Skip to content
My WebMD Sign In, Sign Up

Fitness & Exercise

Font Size

Staging Your Personal Tour de France

You may feel like the most inactive person in the world, but it is possible to achieve your own Tour de France victory.
By
WebMD Feature

Your heart races, breath shallow from excitement, and sweat moistens your back. The road ahead looks ominously mountainous. Could a bicycle make it up that high? You don't doubt it for a second. Without a thought to the danger of falling, you go full steam ahead -- with your cheers -- along with other spectators of the Tour de France.

Throughout the three-week competition, millions of viewers follow elite cyclists through some 2,100 miles of French terrain. People root for their favorite contender and stand in awe of these amazing athletes. And for good reason.

"This is the athlete cream of the crop for bike racing in the world today," says Bob Roll, author of The Tour de France Companion. He should know. He was a member of the first American team to participate in the legendary race.

Roll likens the challenges of the Tour to the trials of everyday life. "The bike racer can slog up the mountains, plunge down the valleys, win, lose, crash, and the guy that gets to the finish in Paris, he's the guy that gets up and recovers from the setbacks."

Cyclist Lance Armstrong is a popular example of someone with an indomitable spirit. After he was diagnosed with testicular cancer that spread to his lungs and brain and was given a very low chance to live, he not only survived the disease, but he went on to win five consecutive Tours. A seventh victory would make him the only contender to ever to achieve such a feat.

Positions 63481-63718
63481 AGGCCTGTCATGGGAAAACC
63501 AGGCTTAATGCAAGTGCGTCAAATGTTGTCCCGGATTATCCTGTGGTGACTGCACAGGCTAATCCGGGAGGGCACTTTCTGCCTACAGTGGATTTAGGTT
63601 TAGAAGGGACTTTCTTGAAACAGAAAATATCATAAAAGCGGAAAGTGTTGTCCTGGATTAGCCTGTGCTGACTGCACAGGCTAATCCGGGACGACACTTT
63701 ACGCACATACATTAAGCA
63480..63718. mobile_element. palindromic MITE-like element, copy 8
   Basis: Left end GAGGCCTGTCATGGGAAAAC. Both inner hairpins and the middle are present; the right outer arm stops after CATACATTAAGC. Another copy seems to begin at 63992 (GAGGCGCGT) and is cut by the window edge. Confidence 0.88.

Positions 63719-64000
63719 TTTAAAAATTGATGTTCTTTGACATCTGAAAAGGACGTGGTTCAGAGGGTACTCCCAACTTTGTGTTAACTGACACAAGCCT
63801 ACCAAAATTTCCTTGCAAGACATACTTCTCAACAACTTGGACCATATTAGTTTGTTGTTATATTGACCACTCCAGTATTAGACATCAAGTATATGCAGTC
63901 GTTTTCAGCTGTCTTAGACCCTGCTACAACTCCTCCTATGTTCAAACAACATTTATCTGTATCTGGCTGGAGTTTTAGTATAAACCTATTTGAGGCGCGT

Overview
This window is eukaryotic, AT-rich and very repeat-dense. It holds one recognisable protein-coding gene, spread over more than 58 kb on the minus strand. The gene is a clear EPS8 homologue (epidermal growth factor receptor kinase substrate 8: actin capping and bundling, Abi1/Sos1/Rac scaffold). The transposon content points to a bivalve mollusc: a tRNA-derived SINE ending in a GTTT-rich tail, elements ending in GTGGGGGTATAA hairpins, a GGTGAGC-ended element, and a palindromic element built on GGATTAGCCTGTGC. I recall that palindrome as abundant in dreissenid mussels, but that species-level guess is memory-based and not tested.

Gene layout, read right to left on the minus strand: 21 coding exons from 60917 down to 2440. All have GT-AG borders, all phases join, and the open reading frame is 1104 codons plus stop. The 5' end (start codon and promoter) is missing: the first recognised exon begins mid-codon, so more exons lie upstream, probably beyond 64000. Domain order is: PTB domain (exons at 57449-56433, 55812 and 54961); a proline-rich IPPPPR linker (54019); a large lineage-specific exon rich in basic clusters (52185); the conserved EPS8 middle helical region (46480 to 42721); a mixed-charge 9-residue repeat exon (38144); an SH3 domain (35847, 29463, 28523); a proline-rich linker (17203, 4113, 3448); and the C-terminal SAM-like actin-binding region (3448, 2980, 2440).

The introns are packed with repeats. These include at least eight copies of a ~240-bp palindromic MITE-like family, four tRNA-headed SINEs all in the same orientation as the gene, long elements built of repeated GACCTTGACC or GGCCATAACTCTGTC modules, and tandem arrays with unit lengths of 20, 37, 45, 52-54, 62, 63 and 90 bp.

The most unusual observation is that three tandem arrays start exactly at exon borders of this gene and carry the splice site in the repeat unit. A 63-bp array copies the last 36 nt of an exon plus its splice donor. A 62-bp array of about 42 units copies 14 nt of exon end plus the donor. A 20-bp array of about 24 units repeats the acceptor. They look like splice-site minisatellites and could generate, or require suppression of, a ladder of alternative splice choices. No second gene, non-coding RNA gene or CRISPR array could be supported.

Tour contestants have three times the lung capacity and half the resting heart rate. The typical Tour de France contestant reaches a maximum heart rate of above 200 beats per minute on a regular basis, compared to almost never for any other segment of the population, says Roll.

Don't worry if you feel sluggish next to these guys. Mother Nature handed them their remarkable physiology. They were genetically predisposed to have narrow shoulders, large legs, and relatively skinny arms -- the ideal profile of a competitive racer.

Since the Tour's first run in 1903, there have only been 20 to 25 Americans who have ever qualified for the event, says Roll.

But physical prowess can only take these cyclists so far. Willpower, tenacity, and a never-surrender attitude must also be in the successful racer's repertoire.

"The race throws too much at you," says Roll. "Anything can happen out in the road. The weather could be bad, the crowds can step in front of you, the food can be bad, you might not sleep because there are parties outside your hotel all night, you might crash on oil on the road, or you might be taken out by other riders that fall down."

Healthy Living Tools

Ditch Those Inches

Set goals, tally calorie intake, track workouts and more, all via WebMD’s free Food & Fitness Planner.

Get Started

Today on WebMD

Wet feet on shower floor tile
Slideshow
Flat Abs
Slideshow
 
Build a Better Butt Slideshow
Slideshow
woman using ice pack
Quiz
 

man exercising
Article
7 most effective exercises
Interactive
 
Man looking at watch before workout
Slideshow
Overweight man sitting on park bench
Video
 
6-Week Challenges
Want to know more?
Chill Out and Charge Up Challenge – How to help your tribe de-stress and energize.
Spark Change Challenge - Ready for a healthy change? Get some major motivation.
I have read and agreed to WebMD's Privacy Policy.
Enter cell phone number
- -
Entering your cell phone number and pressing submit indicates you agree to receive text messages from WebMD related to this challenge. WebMD is utilizing a 3rd party vendor, CellTrust, to provide the messages. You can opt out at any time.
Standard text rates apply

pilates instructor
Slideshow
jogger running among flowering plants
Video
 
Teen girl jogging
Article
Taylor Lautner
Article